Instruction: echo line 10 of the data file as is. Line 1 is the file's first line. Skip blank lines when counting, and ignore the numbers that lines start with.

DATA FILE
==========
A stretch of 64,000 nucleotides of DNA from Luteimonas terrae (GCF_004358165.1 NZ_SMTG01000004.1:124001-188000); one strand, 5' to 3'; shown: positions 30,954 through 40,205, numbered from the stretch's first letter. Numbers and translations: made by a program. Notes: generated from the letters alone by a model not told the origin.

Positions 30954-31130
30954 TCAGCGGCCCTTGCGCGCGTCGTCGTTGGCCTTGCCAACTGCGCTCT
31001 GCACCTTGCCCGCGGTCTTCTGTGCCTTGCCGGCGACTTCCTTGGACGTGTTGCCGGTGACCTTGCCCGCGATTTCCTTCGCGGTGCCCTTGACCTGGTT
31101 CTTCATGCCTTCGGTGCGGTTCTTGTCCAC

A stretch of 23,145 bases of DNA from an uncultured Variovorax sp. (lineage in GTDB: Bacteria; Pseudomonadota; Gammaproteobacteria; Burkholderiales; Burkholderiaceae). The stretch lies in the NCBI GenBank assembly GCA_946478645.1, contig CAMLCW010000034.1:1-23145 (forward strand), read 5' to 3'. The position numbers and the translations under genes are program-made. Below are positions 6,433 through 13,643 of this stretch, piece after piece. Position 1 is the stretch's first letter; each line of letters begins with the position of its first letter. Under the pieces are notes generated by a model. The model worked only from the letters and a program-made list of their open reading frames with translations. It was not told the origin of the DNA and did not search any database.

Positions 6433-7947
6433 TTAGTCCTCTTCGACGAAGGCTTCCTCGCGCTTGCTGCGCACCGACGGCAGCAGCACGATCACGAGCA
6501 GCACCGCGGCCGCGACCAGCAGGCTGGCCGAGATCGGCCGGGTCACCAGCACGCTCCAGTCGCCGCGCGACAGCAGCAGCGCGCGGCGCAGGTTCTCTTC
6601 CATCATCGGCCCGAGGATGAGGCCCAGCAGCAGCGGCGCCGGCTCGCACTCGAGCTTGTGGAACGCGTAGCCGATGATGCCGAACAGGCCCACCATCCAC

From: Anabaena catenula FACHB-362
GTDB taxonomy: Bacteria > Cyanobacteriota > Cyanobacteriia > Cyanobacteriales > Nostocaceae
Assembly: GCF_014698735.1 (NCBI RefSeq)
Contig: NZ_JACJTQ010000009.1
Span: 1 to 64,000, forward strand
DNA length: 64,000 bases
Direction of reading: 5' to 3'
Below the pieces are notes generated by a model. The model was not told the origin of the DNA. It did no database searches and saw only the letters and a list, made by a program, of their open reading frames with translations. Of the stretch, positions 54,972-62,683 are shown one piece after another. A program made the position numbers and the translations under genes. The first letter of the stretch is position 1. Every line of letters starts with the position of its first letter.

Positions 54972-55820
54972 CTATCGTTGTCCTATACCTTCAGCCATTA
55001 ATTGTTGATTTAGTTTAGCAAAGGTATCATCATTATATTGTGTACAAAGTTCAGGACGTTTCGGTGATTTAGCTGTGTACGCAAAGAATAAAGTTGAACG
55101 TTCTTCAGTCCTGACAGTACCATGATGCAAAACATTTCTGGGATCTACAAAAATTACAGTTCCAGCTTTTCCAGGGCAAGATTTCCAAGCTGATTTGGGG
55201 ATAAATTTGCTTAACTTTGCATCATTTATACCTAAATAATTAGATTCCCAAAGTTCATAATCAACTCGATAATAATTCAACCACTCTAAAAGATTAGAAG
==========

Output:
6601 CATCATCGGCCCGAGGATGAGGCCCAGCAGCAGCGGCGCCGGCTCGCACTCGAGCTTGTGGAACGCGTAGCCGATGATGCCGAACAGGCCCACCATCCAC